There are many uses for a portable solar charging system even if you don’t own an RV. For RV owners, its primary use is for charging batteries while boondocking. This portable solar charging setup I put together for my RV, could even be used as your primary source of solar energy. I use it primarily to extend the capability of my existing RV solar array. In the early morning or late afternoon hours the sun is low on the horizon and I can position this panel wherever I need it.
If you are new to solar and are looking for an inexpensive way to learn and benefit from it, then this is a great DIY project to start with. It won't require you to make any mods to your RV either. Building your own also allows you to pick your own equipment. Plus you'll know how to expand it with more panels in the future as your needs grow...and they will.
Sure you could buy a portable solar charging kit, but why not make your own and learn something new in the process?
The basic components of this portable solar setup are the same as for any off-grid solar setup, only on a smaller scale. You’ll need a solar panel, solar charge controller, solar extension cable and battery connectors. You can even get everything you need on Amazon and have it delivered to your door. The basic cabling, fuses and wire can also be found at Walmart or at a nearby auto parts store.
Start with a single 100 watt solar panel designed for a 12 volt battery system (a 17V-20V panel). A 100 watt panel is enough to keep a single 100 amp hour deep cycle battery fully charged. I used a semi-flexible solar panel for this project because it is easy to store in my RV, but any traditional solar panel will do just fine.
Solar Charge Controller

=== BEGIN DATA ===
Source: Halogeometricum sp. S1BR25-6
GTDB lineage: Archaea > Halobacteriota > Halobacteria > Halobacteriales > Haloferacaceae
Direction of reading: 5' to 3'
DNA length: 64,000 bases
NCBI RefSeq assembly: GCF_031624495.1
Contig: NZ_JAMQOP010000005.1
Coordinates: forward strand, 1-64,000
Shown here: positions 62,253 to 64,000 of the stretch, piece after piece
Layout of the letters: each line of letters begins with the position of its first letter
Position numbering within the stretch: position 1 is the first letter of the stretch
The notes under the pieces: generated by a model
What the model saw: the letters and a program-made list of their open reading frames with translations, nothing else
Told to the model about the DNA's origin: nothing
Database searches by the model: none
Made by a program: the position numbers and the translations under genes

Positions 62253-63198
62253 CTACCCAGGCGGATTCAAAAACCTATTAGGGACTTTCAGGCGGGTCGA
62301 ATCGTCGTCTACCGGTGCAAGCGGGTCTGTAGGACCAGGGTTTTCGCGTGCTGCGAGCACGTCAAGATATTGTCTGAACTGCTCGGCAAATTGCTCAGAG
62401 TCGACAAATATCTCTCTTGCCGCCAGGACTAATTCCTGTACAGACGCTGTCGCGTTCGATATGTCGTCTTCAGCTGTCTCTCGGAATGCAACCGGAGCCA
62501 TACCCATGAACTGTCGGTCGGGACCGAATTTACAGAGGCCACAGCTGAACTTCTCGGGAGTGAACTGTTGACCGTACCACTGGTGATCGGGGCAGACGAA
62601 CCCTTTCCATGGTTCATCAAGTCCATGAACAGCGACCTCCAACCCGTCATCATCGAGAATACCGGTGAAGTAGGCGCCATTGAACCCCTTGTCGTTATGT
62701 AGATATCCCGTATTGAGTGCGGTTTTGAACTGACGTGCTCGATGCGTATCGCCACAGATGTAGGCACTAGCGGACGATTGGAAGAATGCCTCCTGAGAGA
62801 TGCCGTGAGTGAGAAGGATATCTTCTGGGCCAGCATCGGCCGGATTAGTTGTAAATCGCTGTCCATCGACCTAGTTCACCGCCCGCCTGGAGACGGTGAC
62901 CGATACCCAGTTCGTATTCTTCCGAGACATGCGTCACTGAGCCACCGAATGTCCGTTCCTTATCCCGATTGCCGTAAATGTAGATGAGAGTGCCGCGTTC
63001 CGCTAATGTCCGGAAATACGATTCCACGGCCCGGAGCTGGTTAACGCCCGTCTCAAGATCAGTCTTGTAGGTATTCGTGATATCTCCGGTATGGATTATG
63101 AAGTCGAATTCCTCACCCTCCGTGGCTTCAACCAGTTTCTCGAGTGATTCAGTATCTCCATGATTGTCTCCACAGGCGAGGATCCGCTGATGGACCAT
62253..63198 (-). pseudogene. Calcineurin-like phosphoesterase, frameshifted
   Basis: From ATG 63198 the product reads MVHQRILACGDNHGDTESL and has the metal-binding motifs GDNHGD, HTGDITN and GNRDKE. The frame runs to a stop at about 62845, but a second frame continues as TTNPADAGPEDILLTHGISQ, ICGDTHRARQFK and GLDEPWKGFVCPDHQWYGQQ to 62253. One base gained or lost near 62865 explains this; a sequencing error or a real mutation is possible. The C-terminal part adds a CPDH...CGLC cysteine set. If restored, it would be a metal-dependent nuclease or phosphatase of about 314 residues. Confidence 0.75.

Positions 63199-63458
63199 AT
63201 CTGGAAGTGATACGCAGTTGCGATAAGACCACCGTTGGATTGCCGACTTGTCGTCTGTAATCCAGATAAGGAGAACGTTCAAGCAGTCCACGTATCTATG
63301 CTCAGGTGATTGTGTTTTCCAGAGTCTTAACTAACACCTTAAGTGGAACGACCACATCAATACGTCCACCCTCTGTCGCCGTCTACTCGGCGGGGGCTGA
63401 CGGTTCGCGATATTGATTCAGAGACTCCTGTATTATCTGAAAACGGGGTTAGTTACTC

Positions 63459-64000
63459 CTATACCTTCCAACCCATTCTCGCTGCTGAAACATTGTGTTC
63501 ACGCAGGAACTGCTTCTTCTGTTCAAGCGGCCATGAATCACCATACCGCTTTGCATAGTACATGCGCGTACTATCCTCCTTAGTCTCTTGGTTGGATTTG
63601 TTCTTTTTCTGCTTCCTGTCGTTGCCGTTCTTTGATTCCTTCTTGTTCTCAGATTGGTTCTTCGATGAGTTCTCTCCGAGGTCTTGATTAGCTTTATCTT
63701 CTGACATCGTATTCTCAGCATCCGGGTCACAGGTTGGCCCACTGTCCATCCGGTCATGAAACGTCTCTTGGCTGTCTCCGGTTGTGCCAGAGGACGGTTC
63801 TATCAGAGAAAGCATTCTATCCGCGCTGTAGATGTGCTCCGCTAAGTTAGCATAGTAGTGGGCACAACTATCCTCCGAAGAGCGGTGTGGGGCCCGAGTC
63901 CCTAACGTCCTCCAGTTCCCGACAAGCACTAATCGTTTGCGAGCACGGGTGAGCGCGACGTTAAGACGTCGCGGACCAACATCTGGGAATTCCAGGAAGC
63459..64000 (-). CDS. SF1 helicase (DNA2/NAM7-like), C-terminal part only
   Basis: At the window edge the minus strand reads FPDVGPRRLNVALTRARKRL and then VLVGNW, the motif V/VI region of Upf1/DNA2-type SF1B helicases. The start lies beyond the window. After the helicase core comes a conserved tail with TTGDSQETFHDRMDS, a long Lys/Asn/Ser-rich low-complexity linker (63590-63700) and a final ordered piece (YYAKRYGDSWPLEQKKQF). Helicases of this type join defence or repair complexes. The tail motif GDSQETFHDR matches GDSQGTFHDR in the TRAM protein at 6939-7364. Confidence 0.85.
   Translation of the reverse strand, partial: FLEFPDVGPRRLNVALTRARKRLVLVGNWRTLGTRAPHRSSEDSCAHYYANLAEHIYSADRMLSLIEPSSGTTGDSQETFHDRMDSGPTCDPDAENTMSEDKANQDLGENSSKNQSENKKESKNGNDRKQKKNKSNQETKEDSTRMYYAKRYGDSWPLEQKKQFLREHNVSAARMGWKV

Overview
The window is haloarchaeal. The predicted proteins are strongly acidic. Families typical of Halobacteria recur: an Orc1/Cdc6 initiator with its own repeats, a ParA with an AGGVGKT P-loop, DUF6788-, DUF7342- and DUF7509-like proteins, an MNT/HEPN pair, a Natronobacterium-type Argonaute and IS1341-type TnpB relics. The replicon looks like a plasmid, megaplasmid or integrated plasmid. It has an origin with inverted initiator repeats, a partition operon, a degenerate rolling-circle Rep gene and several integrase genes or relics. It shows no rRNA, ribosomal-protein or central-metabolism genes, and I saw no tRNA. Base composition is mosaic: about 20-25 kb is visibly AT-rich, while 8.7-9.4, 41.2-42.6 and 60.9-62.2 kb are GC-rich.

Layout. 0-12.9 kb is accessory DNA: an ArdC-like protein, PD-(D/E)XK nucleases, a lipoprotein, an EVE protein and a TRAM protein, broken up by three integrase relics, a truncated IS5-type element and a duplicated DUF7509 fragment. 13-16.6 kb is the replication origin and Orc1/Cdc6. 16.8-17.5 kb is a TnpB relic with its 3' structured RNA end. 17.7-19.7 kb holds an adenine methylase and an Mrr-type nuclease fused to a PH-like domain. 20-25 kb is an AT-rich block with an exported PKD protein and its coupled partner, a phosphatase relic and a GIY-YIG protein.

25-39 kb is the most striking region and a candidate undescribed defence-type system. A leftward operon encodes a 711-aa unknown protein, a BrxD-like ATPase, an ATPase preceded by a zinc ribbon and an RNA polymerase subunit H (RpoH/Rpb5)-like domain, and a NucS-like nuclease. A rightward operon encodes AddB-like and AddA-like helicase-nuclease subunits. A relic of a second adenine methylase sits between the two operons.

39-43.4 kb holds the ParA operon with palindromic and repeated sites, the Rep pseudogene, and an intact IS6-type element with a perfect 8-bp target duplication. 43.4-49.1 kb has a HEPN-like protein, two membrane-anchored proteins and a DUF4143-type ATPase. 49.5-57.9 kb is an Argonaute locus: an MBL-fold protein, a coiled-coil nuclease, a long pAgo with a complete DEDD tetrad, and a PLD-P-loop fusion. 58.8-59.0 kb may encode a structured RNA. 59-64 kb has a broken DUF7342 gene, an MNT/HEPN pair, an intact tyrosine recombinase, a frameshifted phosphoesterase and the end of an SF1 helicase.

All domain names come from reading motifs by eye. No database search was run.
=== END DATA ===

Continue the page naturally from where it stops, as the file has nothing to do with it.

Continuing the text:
Charge controllers range in size and ratings. The maximum output of a 100 watt solar panel is typically 5-6 amps so a 7-10 amp PWM solar charge controller should be adequate for this setup. You can get a decent one with multi-phase charging capability for roughly $50 on Amazon
Extension Cables with MC4 Connectors
Solar panels usually come with attached cables, but they are short. You will need extension cables in order to move your panel around to where the sun is. The length of cable you will need will depend on your battery location, size and layout of your RV. Consider getting enough length to reach either side of your RV.
Newer solar panels usually come with standard MC4 connections. So purchase cables with MC4 connectors and they will plug right into the solar panel’s cables.
You will need one extra extension cable for connecting the battery. It can be a short one. Cut the extra cable in half and strip the cut ends of the cable to expose the wire. Wire the cut ends of the cable to the positive and negative battery output on your charge controller.
Use 10 or 12 gauge wire with alligator clips to connect the charge controller to your battery. You can generally get those at Walmart, auto parts, or boating stores. I took mine off of my Battery Tender which came with several types of connectors. Premade outboard engine starter cables (found at Walmart or boating stores) come pre-assembled with 10 gauge wire and are a good option to consider.
Consider adding an inline fuse between your solar panel and the charge controller. This will protect your charge controller and RV in the event of a short circuit condition or lightning strike (yikes!). A 10 or 20 amp fuse should be sufficient.
That is everything you’ll need. Be sure to watch the video and see how I hooked it all up. Enjoy!
- Read more articles on RV solar
- How to select the right flexible solar panel
- Full List of Solar Equipment on our RV
- DIY RV Solar Panel Kits